It can be hard to sort through the myriad conflicting information when when fighting to weight loss. What should you give up first? Dairies, meat? Here are the most known myths about losing weight:
Everyone loses weight in the same way
We are all different, we have different bodies, lifestyles, emotions, life experiences, etc. And this thing is good, but this also means that what works for your friend might not work for you. But what works for all of us? Embracing healthy habits and maintain them on the long term.
Number 1 enemy – the carbs
Carbohydrates do not inherently cause weight gain, despite popular belief. When broken down they are very simply the body’s main source of energy. If we eat high-quality, complex carbohydrates that keep blood sugar levels stable will help boost recovery after tough workouts. We need them and they can absolutely work with us, not against us.
We tend to lose water weight that can create the illusion of fat loss when cutting carbs from the diet. The weight comes back as we store necessary carbs with water when carbs are reintroduced to the diet. This also creates a bloated feeling that leads us to believe carbs are “bad” or we do not tolerate them. However, the body adjusts accordingly and you’ll be less likely to overeat due to hunger pangs or cravings if you include complex carbs like whole grains into your regular diet.
We should cut off full food groups
Cutting out certain foods or entire food groups is usually unnecessary (despite what many diets out there claim) unless you have food allergies, lactose intolerance or celiac disease. In order to function optimally, the body needs a variety of foods, including the three macronutrients (carbohydrates, fat and protein). Switching the mindset from, “what should I cut out of my diet” to “what should I eat more of” is key to making sure you’re nourishing your body and getting essential vitamins and minerals.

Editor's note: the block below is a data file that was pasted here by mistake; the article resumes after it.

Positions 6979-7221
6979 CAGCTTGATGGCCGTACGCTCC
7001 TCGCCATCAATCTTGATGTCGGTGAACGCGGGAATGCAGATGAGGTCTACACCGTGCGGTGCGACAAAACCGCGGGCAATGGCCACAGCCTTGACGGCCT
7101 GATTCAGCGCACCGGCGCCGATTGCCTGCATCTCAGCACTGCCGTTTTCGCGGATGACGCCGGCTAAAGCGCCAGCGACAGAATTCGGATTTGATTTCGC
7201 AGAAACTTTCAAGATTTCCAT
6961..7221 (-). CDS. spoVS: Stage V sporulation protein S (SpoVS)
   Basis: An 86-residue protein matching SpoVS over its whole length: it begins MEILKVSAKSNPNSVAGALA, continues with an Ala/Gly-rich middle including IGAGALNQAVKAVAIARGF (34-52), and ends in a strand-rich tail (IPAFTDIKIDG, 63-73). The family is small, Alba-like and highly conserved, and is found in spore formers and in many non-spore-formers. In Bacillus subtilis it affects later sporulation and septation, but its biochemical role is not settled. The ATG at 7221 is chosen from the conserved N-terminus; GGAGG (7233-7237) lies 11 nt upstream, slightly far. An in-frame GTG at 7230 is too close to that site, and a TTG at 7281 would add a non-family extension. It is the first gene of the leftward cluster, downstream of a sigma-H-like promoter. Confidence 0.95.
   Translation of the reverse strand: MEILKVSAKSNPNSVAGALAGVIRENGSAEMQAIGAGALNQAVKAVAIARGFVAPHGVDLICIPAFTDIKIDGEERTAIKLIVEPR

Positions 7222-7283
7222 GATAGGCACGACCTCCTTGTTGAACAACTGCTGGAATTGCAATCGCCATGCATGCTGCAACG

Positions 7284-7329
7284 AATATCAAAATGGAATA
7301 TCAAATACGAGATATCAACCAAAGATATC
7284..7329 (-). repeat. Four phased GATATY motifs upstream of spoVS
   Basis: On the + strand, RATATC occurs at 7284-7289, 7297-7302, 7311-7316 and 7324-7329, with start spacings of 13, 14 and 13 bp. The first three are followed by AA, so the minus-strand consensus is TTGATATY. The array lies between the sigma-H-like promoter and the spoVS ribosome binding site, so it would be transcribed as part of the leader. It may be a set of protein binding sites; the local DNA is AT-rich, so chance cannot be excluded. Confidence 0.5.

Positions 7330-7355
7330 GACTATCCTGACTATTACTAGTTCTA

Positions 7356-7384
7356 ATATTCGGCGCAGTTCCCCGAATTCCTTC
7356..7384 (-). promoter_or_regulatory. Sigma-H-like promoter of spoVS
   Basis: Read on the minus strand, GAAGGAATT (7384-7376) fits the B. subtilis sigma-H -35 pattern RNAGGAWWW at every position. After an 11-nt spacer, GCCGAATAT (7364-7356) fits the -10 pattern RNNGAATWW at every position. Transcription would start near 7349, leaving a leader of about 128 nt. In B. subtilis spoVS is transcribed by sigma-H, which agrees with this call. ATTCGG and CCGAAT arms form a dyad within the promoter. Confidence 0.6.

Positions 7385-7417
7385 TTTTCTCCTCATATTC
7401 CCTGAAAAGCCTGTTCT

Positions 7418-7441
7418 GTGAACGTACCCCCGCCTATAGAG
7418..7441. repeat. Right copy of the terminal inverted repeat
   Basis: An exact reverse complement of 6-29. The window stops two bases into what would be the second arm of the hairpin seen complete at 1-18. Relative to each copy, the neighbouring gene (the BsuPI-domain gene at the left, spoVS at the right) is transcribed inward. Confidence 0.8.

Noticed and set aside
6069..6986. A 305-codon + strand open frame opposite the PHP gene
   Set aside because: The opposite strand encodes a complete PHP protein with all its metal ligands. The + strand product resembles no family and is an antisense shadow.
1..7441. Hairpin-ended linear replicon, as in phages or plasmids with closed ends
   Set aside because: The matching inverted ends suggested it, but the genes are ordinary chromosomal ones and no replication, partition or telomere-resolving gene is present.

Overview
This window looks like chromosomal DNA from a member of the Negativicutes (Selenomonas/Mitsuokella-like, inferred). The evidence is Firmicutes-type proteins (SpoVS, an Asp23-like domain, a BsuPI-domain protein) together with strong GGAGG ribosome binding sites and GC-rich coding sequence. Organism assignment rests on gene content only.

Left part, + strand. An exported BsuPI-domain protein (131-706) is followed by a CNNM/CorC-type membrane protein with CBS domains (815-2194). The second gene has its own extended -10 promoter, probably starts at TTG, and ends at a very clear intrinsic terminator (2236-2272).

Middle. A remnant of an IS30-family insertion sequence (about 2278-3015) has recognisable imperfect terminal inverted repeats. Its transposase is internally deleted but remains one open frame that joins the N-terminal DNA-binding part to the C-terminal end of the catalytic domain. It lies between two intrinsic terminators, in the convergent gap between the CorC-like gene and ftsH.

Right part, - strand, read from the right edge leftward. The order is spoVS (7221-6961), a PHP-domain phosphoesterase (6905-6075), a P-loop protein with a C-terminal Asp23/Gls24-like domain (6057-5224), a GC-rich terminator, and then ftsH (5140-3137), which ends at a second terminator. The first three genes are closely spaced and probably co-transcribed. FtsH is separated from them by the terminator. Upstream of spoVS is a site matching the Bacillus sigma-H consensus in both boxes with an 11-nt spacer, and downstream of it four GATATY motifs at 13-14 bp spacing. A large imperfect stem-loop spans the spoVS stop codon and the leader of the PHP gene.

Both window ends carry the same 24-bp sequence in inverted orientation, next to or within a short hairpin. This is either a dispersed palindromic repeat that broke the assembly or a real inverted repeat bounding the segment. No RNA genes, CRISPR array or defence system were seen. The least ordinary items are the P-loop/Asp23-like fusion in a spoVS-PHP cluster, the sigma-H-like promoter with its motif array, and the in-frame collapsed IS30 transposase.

If you always feel hungry it is a sign you are doing things right
The notion you need to feel hungry during a weight-loss journey for it to work is rooted in diet culture, and is, more often than not, a myth. The hunger feelings are the body announcing you it needs more energy to function properly. Overeating comes from ignoring the hunger, because the body’s physiological need for food takes over. consider speaking with a registered dietitian or healthcare professional who can help you come up with an individualized plan if you’re feeling hungry all the time.
Don’t eat after 8 P.M
The idea that eating after a certain time can cause weight gain is a common misconception. Often times I find clients who do not eat enough during the day — perhaps they skip breakfast or have a tiny salad for lunch —– get very hungry in the evenings and tend to overeat. How can you make smarter choise? Recognizing this and prioritizing a well-balanced breakfast and lunch.
What kind of myths have you heard and do you think they deserve to be debunked? Were you ever slowed down in the weight loss process by one of these myths? Maybe cutting one group of food or not eating after a certain hour. Share your experience with us.